Our bodies slowly change with age, but our need for physical activity does not. It promotes physical and mental well-being. Let's look at why the risk of injury is higher as you get older.
Tendons and ligaments lose elasticity as we age. This can limit range of motion in the joints and make them more prone to injury. Older bodies also take longer to recover from injuries.
Aging can also mean muscle loss. It often begins in the mid-40s. It may decline as much as 10% after the age of 50. This muscle loss can also mean a decline in physical abilities. This can result in weight gain. Luckily, regular exercise can slow muscle loss. People who do not use their muscles regularly have tissues that become weak.
Sprains (stretching or tearing of a ligament) and strains (stretching or tearing of a muscle or tendon) are common in the shoulders, knees, and ankles of older adults. These injuries may only cause minor pain or stiffness. Some people don't think they have a problem and try to work through the pain. This may lead to more soreness and injury. Other common injuries are tennis elbow, Achilles tendinopathy, and shin splints.
A few safety steps will help you keep safe while staying strong.
The key to living a long life is exercising on most days of the week. You may need to exercise at a slower pace or for shorter periods of time than you did when you were younger. Remember that you may not be able to play hoops like your 30-year-old colleagues or play as many back-to-back tennis matches as you once did.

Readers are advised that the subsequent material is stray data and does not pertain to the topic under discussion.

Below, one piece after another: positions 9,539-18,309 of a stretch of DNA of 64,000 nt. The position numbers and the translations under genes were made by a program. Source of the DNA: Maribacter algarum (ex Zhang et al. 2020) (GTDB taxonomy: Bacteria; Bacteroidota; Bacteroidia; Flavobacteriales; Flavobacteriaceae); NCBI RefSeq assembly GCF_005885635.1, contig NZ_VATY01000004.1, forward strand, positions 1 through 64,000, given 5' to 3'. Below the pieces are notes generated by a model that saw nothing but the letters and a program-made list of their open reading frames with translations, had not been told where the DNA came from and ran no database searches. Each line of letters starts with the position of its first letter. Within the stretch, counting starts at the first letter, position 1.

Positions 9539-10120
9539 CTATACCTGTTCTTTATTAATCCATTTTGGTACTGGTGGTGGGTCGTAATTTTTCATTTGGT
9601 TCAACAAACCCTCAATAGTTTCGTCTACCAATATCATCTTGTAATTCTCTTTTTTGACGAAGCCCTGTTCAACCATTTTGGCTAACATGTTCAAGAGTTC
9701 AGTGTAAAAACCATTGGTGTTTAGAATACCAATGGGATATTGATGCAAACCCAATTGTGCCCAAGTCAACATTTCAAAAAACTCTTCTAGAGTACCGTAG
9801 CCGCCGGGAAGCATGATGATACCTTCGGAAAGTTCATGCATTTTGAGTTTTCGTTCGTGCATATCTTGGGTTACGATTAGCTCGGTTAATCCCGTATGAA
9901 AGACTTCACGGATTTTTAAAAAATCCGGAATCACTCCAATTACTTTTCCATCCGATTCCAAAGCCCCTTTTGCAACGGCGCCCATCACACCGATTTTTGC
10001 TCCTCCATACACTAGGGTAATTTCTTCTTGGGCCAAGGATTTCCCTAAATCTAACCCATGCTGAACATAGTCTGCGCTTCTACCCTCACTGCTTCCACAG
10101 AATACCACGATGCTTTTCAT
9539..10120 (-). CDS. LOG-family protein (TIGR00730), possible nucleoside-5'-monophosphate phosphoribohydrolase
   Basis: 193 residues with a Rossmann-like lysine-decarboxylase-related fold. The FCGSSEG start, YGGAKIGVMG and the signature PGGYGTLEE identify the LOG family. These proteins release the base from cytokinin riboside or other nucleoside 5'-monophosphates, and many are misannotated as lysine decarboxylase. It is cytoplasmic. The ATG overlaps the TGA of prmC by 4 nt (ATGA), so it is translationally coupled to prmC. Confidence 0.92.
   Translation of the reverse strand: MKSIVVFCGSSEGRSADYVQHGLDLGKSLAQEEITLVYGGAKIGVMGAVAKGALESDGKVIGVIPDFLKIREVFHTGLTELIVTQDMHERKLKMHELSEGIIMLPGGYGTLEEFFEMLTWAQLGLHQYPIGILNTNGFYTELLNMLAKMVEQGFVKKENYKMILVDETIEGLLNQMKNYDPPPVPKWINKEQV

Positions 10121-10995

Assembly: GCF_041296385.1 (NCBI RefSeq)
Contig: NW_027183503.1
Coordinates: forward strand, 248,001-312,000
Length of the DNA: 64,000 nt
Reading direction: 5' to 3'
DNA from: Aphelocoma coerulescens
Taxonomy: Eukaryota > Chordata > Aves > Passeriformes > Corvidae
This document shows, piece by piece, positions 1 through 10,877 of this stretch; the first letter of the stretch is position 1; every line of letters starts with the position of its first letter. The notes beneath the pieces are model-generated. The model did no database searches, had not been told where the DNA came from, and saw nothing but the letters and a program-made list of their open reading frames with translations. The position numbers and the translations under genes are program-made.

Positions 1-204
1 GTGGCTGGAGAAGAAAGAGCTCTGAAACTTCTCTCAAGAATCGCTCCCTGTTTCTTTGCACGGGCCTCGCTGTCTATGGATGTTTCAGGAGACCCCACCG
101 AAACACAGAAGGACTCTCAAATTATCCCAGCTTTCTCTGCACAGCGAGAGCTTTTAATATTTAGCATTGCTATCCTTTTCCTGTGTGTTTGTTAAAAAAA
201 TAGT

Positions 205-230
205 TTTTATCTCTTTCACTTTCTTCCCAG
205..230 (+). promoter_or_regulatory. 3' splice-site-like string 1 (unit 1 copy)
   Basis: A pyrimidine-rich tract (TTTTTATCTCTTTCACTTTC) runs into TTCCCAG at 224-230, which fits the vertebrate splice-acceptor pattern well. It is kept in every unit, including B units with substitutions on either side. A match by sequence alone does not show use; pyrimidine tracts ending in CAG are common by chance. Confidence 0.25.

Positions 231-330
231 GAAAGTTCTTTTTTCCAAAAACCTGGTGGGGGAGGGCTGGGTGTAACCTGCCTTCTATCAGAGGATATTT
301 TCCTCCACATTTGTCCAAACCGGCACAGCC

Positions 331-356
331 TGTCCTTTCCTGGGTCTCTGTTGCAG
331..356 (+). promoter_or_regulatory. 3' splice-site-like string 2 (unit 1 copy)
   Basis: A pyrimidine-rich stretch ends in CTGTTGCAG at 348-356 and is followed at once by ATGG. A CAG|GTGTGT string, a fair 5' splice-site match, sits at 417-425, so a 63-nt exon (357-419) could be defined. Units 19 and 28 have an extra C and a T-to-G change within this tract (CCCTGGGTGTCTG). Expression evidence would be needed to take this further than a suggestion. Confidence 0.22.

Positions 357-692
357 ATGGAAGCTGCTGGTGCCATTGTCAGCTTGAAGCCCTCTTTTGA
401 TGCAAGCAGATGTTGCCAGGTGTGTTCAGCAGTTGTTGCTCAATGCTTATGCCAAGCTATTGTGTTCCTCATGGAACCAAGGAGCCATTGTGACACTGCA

Make changes to your routine and play smart. Before you get started, follow these tips to lower the risk of injury:
The more active you are the better your body will age. Play smart, listen to your body, and you will find more abilities than limits.
Office of Disease Prevention and Health Promotion
Sports Med—American Orthopaedic Society for Sports Medicine
The Canadian Orthopaedic Association
Effects of aging. Ortho Info—American Academy of Orthopaedic Surgeons website. Available at: https://orthoinfo.aaos.org/en/staying-healthy/effects-of-aging. October 13, 2021.
Making physical activity a part of an older adult's life. Center for Disease Control and Prevention website. Available at: http://www.cdc.gov/physicalactivity/everyone/getactive/olderadults.html. Accessed October 13, 2021.
Physical activity guidelines for Americans. United States Department of Health and Human Services website. Available at: https://health.gov/our-work/nutrition-physical-activity/physical-activity-guidelines. Accessed October 13, 2021.
Sports injury prevention for baby boomers. Ortho Info—American Academy of Orthopaedic Surgeons website. Available at: https://orthoinfo.aaos.org/en/staying-healthy/sports-injury-prevention-for-baby-boomers. Accessed October 13, 2021.
Last reviewed October 2021 by EBSCO Medical Review Board Last Updated: 10/13/2021